NEW YORK — An administrative law judge with the National Labor Relations Board ruled in favor of Wal-Mart Stores Inc. in two different cases last week involving election objections and charges of unfair labor practices.
The two cases involved charges filed against the Bentonville, Ark.-based discounter by United Food and Commercial Workers’ Union. Judge Keltner Locke, who oversaw both cases, ruled in the first case that Wal-Mart associates in Palestine, Tex., had access to a fair election process. In that election, reconfirmed by the judge, associates voted against UFCW representation.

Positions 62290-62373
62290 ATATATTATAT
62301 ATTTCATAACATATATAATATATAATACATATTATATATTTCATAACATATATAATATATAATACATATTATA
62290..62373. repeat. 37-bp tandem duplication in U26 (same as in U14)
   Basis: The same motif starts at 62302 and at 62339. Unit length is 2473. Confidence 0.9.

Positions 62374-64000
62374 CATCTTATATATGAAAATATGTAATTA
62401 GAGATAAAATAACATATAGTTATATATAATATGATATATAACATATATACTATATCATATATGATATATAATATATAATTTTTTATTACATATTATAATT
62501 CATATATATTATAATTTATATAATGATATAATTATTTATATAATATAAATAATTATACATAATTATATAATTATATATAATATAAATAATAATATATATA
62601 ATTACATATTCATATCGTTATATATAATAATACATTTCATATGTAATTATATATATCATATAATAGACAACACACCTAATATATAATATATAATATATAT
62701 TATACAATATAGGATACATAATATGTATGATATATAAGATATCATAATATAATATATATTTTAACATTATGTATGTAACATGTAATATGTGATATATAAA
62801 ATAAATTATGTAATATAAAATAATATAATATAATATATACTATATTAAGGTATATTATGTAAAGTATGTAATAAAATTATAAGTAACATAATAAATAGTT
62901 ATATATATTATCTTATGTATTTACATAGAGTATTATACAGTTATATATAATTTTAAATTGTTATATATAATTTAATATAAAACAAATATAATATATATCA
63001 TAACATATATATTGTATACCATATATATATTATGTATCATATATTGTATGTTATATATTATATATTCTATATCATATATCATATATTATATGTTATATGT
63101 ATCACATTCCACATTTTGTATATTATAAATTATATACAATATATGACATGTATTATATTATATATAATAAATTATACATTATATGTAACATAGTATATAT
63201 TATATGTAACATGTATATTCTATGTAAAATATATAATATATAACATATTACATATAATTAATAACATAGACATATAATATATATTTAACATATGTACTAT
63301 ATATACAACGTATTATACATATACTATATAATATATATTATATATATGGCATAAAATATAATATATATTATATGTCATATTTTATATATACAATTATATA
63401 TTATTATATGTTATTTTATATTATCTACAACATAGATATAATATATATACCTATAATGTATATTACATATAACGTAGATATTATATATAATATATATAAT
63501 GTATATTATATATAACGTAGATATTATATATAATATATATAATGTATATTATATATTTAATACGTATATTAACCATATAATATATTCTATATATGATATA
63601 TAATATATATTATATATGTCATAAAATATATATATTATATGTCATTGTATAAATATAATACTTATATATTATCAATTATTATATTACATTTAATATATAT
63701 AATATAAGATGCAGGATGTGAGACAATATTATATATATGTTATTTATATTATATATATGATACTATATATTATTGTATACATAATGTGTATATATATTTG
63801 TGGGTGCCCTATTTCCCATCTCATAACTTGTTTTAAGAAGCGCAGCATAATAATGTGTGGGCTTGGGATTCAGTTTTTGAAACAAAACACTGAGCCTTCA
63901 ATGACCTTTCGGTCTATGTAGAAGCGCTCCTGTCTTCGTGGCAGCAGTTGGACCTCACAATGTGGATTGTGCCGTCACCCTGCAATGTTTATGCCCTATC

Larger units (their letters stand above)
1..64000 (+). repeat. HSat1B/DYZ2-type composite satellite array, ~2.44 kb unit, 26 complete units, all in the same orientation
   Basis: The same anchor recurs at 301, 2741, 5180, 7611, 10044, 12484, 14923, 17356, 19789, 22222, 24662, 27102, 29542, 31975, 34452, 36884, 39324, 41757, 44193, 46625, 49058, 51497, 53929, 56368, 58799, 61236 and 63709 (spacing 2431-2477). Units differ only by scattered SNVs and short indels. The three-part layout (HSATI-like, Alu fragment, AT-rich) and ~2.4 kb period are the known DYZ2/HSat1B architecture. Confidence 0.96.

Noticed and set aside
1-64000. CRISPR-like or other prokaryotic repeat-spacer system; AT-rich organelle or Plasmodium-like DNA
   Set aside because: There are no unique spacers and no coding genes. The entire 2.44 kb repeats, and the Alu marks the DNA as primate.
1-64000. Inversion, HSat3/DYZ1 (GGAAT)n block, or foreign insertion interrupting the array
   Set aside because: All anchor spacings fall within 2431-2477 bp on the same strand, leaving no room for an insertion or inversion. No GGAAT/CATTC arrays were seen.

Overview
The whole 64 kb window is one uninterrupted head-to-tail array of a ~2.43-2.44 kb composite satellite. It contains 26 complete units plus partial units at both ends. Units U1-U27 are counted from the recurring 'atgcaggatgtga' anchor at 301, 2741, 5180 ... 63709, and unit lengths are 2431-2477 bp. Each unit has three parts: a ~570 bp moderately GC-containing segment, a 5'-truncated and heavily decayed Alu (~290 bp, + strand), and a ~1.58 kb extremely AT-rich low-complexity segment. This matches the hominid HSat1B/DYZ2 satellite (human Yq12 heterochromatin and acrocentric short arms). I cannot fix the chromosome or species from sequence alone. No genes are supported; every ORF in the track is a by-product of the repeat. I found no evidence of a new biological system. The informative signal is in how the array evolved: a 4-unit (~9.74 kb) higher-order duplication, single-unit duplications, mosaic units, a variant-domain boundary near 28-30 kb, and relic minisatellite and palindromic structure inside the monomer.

Following its loss in the May 2000 vote, the union filed 16 objections to the election, along with more than a dozen unfair labor practice charges against the discounter.
Judge Locke ruled against the union on all charges, concluding that Wal-Mart’s obligation to recognize the union as the representative of a small unit of meat associates in the Jacksonville, Tex., store ended in July 2000.
However, the judge ordered Wal-Mart to recognize the union as the bargaining representative of the meat cutters and to restore the department, later shut down, to its previous structure. Alleging union misconduct in the days leading up to the vote, a Wal-Mart spokesman said that portion of the ruling would be appealed.